Employee vs Entrepreneur Mindset on Mindset Monday

Most entrepreneurs and small business owners started out their careers working for someone else. You might have had a career for 5 years or 50 years before you decided to start your own business. Or you may even be working for someone else even as you struggle to develop your own business in your spare time.

Working for someone else is fundamentally different from working for yourself.
There is an employee mindset
and an entrepreneur mindset and
they are markedly different.
If you have been working for many years for someone else,
you may not realize that there is a difference in mindset.
The longer you’ve worked as an employee,
the harder it is to change this mindset and start thinking like an entrepreneur. However, the employee mindset may not serve you well as a business owner.
In fact, it can work against you to guarantee that your business never reaches fruition.
As an employee, it is easy to blame others in an organization for responding too slowly, for missing opportunity
You are solely responsible for all things, good or bad. Entrepreneurs create something from nothing, with freedom to chart their path. You are the sole creator of that destiny.
As an employee, you were likely responsible for delivering tasks or accomplishing short-term goals, but you were likely not responsible for the long term goals of the company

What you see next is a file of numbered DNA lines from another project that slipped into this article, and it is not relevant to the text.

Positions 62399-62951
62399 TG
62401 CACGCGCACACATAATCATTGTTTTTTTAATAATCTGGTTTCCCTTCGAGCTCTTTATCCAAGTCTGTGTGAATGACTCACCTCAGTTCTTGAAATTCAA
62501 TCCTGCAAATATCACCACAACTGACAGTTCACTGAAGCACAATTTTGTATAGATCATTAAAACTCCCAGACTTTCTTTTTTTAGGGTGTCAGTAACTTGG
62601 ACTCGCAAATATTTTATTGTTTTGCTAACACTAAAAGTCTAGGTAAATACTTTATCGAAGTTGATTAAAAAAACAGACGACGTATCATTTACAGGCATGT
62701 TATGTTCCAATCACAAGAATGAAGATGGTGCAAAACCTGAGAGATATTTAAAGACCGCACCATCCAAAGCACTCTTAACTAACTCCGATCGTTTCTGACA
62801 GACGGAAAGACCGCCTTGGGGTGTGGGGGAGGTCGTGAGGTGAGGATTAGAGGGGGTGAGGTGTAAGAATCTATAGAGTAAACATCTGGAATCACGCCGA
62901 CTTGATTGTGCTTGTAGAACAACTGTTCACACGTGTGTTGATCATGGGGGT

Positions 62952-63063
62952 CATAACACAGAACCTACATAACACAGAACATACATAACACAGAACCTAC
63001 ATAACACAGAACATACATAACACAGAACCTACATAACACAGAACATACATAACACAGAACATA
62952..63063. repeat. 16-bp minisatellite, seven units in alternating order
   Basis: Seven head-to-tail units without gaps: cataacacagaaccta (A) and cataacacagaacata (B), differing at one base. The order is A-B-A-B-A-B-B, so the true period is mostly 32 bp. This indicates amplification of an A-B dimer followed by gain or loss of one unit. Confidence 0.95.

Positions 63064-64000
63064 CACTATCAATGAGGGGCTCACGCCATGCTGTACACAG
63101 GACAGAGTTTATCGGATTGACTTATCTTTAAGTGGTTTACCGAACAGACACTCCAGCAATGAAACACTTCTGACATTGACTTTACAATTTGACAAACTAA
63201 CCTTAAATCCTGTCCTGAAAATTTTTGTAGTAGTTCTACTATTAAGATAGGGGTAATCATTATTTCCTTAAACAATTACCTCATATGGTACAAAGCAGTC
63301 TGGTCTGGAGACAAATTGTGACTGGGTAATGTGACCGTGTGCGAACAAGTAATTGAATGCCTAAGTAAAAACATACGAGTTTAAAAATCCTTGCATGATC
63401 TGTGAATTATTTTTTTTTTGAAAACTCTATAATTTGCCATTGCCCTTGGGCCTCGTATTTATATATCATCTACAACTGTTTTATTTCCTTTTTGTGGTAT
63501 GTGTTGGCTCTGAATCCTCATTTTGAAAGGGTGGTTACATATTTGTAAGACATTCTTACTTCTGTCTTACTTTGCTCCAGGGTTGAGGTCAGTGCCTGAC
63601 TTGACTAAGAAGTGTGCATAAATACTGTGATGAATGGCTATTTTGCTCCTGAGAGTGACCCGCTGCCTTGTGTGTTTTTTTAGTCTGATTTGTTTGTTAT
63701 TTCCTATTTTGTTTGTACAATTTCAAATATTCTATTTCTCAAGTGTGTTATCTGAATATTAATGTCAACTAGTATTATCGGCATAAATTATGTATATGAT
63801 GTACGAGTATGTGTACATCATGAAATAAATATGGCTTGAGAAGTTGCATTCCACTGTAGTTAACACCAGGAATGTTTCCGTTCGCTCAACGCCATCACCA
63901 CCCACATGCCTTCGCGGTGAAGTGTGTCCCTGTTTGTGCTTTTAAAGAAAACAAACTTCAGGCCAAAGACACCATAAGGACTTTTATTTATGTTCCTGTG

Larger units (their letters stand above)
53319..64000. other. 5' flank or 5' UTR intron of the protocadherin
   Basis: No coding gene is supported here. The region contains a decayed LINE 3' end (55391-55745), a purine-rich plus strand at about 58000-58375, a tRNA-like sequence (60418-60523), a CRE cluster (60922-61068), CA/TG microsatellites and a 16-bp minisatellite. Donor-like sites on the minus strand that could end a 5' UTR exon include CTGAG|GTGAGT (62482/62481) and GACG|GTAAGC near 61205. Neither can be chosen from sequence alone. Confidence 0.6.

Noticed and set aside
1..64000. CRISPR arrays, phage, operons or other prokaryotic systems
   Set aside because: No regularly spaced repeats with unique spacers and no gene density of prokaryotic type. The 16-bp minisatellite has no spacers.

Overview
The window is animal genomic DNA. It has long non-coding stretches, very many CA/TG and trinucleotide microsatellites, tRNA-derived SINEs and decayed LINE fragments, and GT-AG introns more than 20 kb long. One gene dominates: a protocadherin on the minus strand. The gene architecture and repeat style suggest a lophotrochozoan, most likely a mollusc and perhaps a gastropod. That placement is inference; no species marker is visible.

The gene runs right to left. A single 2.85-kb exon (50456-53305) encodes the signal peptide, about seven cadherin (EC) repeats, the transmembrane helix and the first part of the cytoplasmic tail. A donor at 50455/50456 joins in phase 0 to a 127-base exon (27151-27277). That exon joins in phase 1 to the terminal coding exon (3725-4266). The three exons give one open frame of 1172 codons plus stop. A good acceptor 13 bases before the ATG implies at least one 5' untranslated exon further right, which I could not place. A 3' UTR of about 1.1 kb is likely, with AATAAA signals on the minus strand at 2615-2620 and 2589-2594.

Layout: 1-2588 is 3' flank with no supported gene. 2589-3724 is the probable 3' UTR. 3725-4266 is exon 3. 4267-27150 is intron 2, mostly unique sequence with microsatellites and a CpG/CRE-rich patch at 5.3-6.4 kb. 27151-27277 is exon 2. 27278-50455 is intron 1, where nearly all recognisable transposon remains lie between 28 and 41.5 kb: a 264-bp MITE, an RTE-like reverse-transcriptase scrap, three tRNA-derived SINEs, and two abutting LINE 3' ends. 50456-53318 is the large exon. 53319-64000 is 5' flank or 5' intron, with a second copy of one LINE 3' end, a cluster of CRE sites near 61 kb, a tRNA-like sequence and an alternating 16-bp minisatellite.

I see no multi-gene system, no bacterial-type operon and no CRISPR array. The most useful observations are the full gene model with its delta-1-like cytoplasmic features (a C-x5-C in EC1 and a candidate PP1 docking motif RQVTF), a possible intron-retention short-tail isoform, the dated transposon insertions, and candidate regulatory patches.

As an entrepreneur, you have to focus on both short term and long term goals and vision at the same time
As an employee, you likely did not make decisions that had the biggest impact to your company’s bottom line. Also, you likely had a team of other people you worked with to make decisions.
Discomfort is the new reality. You don’t have all the answers, and you likely need to make quick decisions with very little input from others.
As an employee, you had a narrow scope in terms of your job. Any training you completed likely was directly related to your role
As an entrepreneur you have to wear many hats – project manager, sales, finance, marketing, IT, etc.
As an employee, you toed the line – following orders from above.
As an entrepreneur, you aren’t interested in the status quo. You always look for ways to improve.
These are some of the key differences between the employer and entrepreneur mindsets
Next week we look at the small business owner mindset versus the entrepreneur mindset.

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